Bulletproof and Ballistic Glass

The centerpiece of many bullet-resistant barrier systems is ballistic glass. Several of the most common types of security glass are fabricated using additional materials such as polycarbonate and acrylic, and therefore these transparent barriers may also be referred to as “glazing.” Understanding the specific qualities of each type of bullet-resistant glazing is essential to choosing the right product for your system.

Samples of various types of ballistic glass


When designing your security system, you’ll need to decide which bulletproof glazing is right for your specific risk factors, workspace design, and daily operations.


Ballistic Glass is often not glass at all - or it’s combined with other materials. Different forms of glazing and lamination are often used in the most common
types of bulletproof glass or other clear ballistic materials.

These are the four most commonly used forms of clear ballistic barriers:

Diagram of components of acrylic
Diagram of components of polycarbonate
Diagram of components of glass-clad polycarbonate
Diagram of components of ballistic insulated glass




Acrylic is a popular choice in ballistic installations due to its versatility, glass-like appearance and light transmission, and lower weight (compared to actual glass). Best used in indoor settings and available in multiple UL protection levels.



Softer than acrylic and more resilient to impacts, especially from higher-caliber bullets. More weather-resistant, but with slightly less light transmission than acrylic. Often recommended for outdoor security.


Glass-Clad Polycarbonate

Holds up against higher UL standards than either acrylic or polycarbonate. Poor light transmission but very durable. Can also incorporate additional features during the manufacturing process that can enhance security or customize design.


Insulated Glass

Next-generation tech - an ideal combination of Safety + Aesthetics™ that’s quickly gaining favor in ballistic builds, particularly in exterior windows and doors.



What is the Strongest Bulletproof Glass?

When evaluating ballistic glazing, any barrier with a UL Level 10 rating is considered the “strongest” bulletproof glass. Level 10 bullet-resistant glass can stop a .50 caliber bullet fired from a rifle such as those found in military applications. While it may be the strongest, Level 10 glazing is not used to build commercial bullet-resistant systems. The demand for such high levels of protection is not common among typical commercial buildings, and the Glass-Clad Polycarbonate needed to create Level 10 barriers would need to be a minimum of 3 inches thick and weigh around 30 pounds per square foot.

TSS follows the industry standard of fabricating systems using materials tested to bullet-resistant protection Levels 1-8. It’s also important to add that there are multiple ways to measure the “strength” of a piece of glazing. In addition to bullet-resistance, many types of glass are evaluated for their ability to stand up to forced entry. The risks you need to mitigate for your specific facility will determine what level of resistance to ballistic attacks or forced entry is appropriate for your system.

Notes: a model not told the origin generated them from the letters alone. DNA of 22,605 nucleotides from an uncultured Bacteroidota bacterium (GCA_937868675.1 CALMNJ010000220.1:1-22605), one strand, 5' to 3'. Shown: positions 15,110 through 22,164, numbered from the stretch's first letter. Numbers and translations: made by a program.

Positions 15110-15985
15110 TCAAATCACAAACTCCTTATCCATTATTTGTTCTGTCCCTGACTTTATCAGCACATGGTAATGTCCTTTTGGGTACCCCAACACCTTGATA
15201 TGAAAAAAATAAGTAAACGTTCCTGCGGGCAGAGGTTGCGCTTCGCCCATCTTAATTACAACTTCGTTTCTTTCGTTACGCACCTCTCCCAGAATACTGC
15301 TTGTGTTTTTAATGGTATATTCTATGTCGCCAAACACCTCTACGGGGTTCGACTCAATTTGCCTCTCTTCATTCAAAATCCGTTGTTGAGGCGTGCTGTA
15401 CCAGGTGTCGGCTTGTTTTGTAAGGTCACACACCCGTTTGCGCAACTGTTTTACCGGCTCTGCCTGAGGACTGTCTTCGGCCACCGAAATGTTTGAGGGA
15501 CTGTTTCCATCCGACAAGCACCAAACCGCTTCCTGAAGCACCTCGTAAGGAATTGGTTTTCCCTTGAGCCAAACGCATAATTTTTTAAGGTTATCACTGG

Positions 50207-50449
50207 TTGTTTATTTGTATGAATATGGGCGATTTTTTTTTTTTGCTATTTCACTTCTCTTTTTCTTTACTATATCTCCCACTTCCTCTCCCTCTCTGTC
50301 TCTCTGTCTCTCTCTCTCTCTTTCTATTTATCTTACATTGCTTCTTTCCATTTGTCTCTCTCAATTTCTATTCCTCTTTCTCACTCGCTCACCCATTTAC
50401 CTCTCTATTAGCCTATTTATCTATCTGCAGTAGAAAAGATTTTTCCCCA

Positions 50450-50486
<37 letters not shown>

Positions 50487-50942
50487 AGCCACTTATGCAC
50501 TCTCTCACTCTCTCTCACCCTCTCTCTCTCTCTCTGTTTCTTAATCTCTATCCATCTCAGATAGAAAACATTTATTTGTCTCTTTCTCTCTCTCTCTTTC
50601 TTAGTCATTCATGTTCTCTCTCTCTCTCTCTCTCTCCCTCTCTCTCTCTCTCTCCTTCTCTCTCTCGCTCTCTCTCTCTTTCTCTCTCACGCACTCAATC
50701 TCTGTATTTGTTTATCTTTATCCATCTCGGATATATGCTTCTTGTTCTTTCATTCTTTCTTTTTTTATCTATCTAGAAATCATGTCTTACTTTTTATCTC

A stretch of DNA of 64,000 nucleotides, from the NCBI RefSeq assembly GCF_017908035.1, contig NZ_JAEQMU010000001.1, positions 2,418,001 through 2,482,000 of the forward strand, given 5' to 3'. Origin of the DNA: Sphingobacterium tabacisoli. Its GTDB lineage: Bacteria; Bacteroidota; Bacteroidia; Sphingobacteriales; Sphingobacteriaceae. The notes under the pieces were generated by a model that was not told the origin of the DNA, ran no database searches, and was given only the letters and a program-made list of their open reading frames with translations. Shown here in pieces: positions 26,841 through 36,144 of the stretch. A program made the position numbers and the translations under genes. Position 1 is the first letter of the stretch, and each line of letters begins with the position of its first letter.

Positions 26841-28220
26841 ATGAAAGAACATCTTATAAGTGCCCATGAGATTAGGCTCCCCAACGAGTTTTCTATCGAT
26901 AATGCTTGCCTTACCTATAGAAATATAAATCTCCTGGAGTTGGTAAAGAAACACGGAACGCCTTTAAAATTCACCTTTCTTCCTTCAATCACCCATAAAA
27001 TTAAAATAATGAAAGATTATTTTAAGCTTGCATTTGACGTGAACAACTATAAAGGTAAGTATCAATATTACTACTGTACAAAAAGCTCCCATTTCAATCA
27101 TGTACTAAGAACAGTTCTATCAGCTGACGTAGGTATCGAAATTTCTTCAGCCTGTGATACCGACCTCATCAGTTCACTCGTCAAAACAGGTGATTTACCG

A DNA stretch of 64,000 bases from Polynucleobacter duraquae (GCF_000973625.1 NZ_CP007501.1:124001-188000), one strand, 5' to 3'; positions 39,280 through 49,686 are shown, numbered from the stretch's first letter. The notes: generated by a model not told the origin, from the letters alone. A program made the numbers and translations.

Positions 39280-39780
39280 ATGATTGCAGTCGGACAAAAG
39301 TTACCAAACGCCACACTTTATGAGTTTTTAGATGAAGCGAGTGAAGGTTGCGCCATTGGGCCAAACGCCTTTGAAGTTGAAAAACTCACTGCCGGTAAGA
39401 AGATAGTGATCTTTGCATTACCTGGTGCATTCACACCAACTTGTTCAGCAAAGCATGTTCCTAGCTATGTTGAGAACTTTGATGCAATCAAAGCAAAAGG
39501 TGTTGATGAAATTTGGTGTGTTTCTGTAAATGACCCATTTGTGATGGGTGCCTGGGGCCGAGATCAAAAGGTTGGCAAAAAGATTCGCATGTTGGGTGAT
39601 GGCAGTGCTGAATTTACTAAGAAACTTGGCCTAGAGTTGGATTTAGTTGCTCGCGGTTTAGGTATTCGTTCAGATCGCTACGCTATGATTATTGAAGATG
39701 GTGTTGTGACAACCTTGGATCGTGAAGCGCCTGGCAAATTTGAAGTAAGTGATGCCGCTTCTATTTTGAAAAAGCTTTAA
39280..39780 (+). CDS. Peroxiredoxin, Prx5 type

sample of ballistic acrylic
Bulletproof transaction window installation

Understanding Bullet-Resistant Protection Levels for Ballistic Glass

To be considered bullet-resistant, glazing designed for use in a bulletproof system goes through a series of tests to evaluate its ability to stop various ballistic attacks. The Underwriter’s Laboratory has established 8 levels of protection used by industry professionals, and each level is associated with preventing penetration from specific types of bullets and firearms.

One of the most important decisions you’ll make when designing your security system is which level of protection is appropriate for your business. The protection you need for your security system will depend upon a variety of factors, and it’s important to remember that these levels refer only to the types of attacks a piece of glazing can withstand - not product quality. To learn more, take a look at our infographic on the 8 Levels of Bullet-Resistance.

New call-to-action


For bullet-resistant security glass tested to UL Levels 1-3, you can expect to pay approximately $45-60/square foot. For the average comprehensive bulletproof security system, you may pay a total of around $15,000-$25,000. The cost of a ballistic system involves much more than the simple square footage of bullet-resistant glazing, and the estimates above may be higher or lower based on your project’s specific needs.

When considering your budget for a ballistic barrier project, remember that you’ll need to factor in the costs for each additional component of a complete system (like doors, framing, and accessories). Your final quote will also include costs allocated for design, manufacturing, packaging, freight, and installation. By offering custom-designed systems for every client, TSS makes sure you only pay for the products and services you need. The best way to determine the cost of your bulletproof system is to speak with a TSS expert.

Get a Quote


The simple answer: ballistic security glass will stop bullets, and window film won’t. Security window film is not a ballistic material, and TSS does not sell any window film products. Since film is often proposed as a less expensive, “easy” safety solution for businesses with a smaller budget, we do think it’s important to understand the differences between these two barriers.

In this guide, we go over all the factors you should consider when deciding between ballistic barriers and security film.

Download the Guide
Diagram showing uses for bulletproof glass and security window film

Need help finding the right solution
for your project?

Get free advice from our ballistic experts.